What are we looking for?
Growing, cost-efficient gold miners.
We are currently experiencing the longest equity bull run in history amid a lot of geopolitical uncertainty. After a very strong January and February, the S&P 500 is close to the record highs set in 2018, against a backdrop of a potential trade war with China, a fast-approaching Brexit deadline with no Brexit plan and an economic and humanitarian crisis in Venezuela. Those who are long the stock market might, understandably, be looking for a hedge.
Gold is a classic haven asset despite the fact its yield is zero. Currently, the yield on other haven assets such as the Swiss franc and the Japanese yen are negative (portfolio managers are paying for the privilege of parking their money in yen- or franc-denoted money-market securities), which only adds to the relative appeal of the precious metal. And according to The Economist, central banks’ level of net gold buying in 2018 was at the highest level since 1971, when then-U.S. president Richard Nixon broke the U.S. dollar’s peg to the price of gold.
There are a number of exchange-traded funds, the largest being State Street’s SPDR Gold Shares (GLD), that provide direct exposure to the value of gold, but investors might also want to look for gold miners that might benefit from investors piling into the yellow metal and the corresponding price rally.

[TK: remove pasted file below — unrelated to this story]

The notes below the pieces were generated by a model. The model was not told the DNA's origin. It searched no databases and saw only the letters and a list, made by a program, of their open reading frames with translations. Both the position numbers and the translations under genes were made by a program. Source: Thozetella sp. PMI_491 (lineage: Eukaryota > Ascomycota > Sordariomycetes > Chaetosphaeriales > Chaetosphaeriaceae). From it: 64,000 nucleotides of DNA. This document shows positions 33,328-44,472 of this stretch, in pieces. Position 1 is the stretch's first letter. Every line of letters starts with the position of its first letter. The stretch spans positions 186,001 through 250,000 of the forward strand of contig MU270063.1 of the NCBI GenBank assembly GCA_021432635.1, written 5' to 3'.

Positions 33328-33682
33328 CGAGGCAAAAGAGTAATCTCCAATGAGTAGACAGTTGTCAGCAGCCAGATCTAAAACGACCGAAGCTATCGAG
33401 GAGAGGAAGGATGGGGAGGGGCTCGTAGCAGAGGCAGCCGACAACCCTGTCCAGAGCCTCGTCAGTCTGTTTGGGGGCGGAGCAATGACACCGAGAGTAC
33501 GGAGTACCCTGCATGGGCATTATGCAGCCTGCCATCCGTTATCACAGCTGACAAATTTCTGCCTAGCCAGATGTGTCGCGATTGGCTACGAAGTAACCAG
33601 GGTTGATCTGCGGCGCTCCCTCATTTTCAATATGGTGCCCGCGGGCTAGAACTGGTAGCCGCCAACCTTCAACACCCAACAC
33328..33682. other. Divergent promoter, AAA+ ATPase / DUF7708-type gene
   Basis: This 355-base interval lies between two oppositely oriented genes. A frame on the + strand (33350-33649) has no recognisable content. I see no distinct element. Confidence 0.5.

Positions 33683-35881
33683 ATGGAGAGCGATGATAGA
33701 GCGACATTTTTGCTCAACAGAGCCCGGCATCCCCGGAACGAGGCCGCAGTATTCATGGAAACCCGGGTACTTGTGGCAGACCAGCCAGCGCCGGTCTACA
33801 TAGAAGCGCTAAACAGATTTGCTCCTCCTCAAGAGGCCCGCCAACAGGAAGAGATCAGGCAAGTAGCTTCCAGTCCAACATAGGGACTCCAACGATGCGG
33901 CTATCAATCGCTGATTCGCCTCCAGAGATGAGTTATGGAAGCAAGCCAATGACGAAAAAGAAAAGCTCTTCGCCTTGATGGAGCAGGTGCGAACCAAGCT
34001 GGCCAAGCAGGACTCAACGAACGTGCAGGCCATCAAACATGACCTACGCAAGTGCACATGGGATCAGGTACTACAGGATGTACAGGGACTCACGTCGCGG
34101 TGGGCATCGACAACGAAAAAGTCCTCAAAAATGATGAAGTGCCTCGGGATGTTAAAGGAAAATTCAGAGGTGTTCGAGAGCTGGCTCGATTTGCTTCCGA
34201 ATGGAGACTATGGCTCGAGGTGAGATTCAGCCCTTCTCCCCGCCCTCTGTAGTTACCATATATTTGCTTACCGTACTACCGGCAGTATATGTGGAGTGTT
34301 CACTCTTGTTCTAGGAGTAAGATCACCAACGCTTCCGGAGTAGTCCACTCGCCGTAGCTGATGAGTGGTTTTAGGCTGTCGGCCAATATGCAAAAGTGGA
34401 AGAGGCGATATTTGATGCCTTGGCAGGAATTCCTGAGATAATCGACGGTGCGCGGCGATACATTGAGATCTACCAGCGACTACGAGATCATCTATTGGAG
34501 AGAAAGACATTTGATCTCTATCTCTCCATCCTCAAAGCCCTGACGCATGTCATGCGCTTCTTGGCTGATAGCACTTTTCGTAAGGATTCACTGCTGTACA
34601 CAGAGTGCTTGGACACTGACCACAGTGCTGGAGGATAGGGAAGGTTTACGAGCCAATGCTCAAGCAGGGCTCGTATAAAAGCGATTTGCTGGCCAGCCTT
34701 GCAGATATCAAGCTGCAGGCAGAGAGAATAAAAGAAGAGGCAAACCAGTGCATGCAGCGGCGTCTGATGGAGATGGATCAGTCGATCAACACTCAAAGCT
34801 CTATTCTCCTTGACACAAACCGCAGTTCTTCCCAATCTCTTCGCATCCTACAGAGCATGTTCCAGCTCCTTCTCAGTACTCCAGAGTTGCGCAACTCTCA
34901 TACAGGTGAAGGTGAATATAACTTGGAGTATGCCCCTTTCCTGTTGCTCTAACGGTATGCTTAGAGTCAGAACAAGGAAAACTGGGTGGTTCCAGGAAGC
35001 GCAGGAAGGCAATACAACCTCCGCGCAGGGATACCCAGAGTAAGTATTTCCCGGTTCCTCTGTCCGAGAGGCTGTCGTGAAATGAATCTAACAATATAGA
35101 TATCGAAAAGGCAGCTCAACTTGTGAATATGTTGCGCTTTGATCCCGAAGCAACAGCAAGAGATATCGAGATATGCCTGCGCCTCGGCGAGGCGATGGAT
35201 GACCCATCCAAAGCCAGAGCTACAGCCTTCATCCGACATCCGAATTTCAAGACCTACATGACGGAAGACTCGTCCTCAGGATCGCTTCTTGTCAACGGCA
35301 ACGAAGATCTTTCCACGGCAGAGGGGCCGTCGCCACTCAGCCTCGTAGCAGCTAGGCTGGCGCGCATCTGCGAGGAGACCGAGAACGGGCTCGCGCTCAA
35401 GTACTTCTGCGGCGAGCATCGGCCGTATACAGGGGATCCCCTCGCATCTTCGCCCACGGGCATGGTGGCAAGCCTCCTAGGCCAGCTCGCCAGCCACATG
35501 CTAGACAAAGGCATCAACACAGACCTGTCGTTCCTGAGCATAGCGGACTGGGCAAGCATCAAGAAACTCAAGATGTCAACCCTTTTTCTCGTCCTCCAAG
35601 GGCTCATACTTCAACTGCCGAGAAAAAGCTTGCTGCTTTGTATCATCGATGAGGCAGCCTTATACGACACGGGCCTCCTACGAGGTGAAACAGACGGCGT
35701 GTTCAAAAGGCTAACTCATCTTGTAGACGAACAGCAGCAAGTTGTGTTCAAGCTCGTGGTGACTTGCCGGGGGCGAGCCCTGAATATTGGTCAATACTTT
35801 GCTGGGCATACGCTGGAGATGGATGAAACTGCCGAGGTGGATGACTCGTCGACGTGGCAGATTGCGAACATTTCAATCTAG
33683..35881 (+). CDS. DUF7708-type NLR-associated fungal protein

First, we look for companies that are forecast to increase their gold production from last year’s level, and screen for at least a 50-per-cent increase.
Next, we try to identify companies that will be able to mine the increased levels of gold in a cost-effective way. We consider both the forecast mining cash cost – how much it will cost to produce one ounce of gold at the site level – and all in production cost, which includes all costs, per ounce of gold, required to sustain production over the life cycle of a mine. We screen for less than US$650 and US$900, respectively.
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What we found
The screen yields five companies. Operations for Toronto-based Dundee Precious Metals Inc. are diversified both in terms of geography and the maturity of its production facilities. Its Chelopech mine in Bulgaria has been in production for more than 50 years while its Tsumeb smelter in Namibia produced positive cash flow for the first time in the previous quarter.
Australia’s Newcrest Mining Ltd. (which also mines for silver) could be the most affected name on our list by current gold-merger speculation. Colorado’s Newmont Mining Corp. is near to closing an acquisition of Vancouver-based Goldcorp Inc. However, Toronto-based Barrick Gold Corp., the world’s largest gold miner after acquiring South Africa’s Randgold Resources Ltd., has recently confirmed it has targeted Newmont for acquisition. (Notably, neither Barrick nor Newmont made our list.) There is speculation that should Barrick acquire Newmont, which has mines in Colorado and Africa close to Barrick assets, Newmont’s Australian assets could be sold to Newcrest.
Investors are advised to do their own research before trading in any of the securities shown here.
Hugh Smith, CFA, MBA, is an investment management specialist at Refinitiv.